If this story compels even one person to seek help for being sexually abused, then it is all worth it. All it takes is telling one person. From there, strength grows and you can tell a second person and so on. Then you can finally have control of your life back.

I commend Mr. Thomas for his courage. You can read the whole story here. 

In my practice representing sexual abuse survivors I cannot count the number of times that a survivor has told me that their healing began the first time they disclosed to someone what had happened to them.

  

Child abusers prey on their victims’ fears. Their fears of what family and friends will think of them; their fears that people will not believe them.  Child abusers are able to destroy people’s lives because of a wall of silence. The only thing that can break down that wall is for victims of sexual abuse to tell someone!

Here’s a link to the Government of Canada’s Directory of Services for Adult Survivors of Child Sexual Abuse.

15 Ways to Protect your Child from Sexual Abuse

  1. Listen to your child and believe what they tell you. When your child tells you he or she doesn’t want to be with someone, pay attention!

  2. Participate in your child’s activities and get to know your children’s friends and their parents. 

  3. Get to know the people where children gather in a community like Churches and sports facilities. 

  4. Never leave your child unattended, especially in the car.  

  5. Be open when your child asks questions about sex. Make sure the answers age appropriate. Be alert for any talk that shows premature sexual understanding.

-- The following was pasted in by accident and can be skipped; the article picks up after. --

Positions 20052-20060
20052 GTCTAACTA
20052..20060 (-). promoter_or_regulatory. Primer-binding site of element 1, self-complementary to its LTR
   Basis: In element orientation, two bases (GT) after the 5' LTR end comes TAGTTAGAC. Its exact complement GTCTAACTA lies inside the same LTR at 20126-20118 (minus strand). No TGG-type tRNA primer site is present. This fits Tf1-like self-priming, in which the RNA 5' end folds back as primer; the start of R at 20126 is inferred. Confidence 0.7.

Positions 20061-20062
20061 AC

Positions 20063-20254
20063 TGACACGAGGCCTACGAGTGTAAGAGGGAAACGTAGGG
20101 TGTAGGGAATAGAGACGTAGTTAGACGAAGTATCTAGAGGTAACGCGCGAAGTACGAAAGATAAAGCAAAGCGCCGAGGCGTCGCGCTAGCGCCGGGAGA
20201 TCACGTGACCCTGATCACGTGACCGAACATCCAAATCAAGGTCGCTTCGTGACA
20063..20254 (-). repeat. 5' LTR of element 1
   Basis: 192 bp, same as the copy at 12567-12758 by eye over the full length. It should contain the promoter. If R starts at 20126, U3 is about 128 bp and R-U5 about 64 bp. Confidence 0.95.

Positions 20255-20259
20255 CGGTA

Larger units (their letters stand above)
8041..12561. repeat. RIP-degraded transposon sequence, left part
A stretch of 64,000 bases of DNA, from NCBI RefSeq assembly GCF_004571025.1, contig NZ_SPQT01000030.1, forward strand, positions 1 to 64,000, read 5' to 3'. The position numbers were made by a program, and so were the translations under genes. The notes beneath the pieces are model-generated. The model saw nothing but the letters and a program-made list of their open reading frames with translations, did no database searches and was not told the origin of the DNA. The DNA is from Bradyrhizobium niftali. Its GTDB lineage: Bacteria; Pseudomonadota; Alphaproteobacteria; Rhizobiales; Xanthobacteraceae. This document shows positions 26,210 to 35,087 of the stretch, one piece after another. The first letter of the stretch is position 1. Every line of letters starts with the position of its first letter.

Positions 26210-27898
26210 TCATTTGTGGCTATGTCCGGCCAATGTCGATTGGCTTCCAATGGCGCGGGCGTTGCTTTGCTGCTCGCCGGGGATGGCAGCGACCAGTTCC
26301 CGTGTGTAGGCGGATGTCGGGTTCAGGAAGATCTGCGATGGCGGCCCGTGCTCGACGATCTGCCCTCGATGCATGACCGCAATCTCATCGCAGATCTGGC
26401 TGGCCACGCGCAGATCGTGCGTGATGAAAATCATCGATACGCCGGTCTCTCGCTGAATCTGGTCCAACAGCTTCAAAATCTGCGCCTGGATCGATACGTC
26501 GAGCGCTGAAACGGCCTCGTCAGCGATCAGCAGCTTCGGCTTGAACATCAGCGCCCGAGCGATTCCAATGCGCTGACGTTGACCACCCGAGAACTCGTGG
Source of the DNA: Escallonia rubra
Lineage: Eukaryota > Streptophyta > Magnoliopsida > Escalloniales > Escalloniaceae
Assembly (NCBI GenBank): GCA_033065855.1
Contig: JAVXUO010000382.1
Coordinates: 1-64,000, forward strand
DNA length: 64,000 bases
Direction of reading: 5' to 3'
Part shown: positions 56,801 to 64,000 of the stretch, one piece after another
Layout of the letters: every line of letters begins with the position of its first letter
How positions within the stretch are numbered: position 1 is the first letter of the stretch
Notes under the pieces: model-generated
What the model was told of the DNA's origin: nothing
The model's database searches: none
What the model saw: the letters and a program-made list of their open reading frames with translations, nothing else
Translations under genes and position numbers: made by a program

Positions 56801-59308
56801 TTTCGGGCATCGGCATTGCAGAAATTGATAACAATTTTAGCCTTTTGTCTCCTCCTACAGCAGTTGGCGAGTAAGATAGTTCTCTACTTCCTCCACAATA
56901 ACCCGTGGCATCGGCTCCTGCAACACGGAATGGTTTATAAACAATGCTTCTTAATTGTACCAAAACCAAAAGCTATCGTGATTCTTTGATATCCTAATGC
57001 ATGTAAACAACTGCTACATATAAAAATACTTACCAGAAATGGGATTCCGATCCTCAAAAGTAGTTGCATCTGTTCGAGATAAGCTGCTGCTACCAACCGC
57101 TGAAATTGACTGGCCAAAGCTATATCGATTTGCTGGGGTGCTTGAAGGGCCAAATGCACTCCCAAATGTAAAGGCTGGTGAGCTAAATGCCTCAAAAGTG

6. Pay attention to changes in your child’s behavior or attitude.

  7. Pay attention when someone shows what seems to be greater than normal interest in your child.

  8. Make unannounced visits to your child’s babysitter, day care or school. Make certain they will release your child only to you or someone you officially designate.

  9. Check to see if your child’s school includes sex-abuse prevention training.

  10. Let your child express affection on their own terms. Do not insist that your child hug or kiss people.

  11. Pay attention when an adult uses social occasions to focus on befriending your child or taking your child away for private time that seems out of the ordinary.

  12. Do not allow your child to go alone on vacation, drive around or spend the night with anyone that has not proven to be trustworthy.

  13. Do not assume that a person is trustworthy because of their position, title or because they work in a place where children gather.

  14. Trust your instincts.

  15. Pay attention!

Child Sexual Abuse in Canada

Here’s a link to the National Clearinghouse on Family Violence, a publication of the Public Health Agency of Canada:

http://www.phac-aspc.gc.ca/ncfv-cnivf/familyviolence/html/nfntsxagrsex_e.html

The article contains some frightening facts:

  • The most extensive study of child sexual abuse in Canada was conducted by the Committee on Sexual Offences Against Children and Youths. Its report indicates that, among adult Canadians, 53 percent of women and 31 percent of men were sexually abused when they were children.
  • Most offenders are not strangers to their victims. In most cases, they are well known to their victims.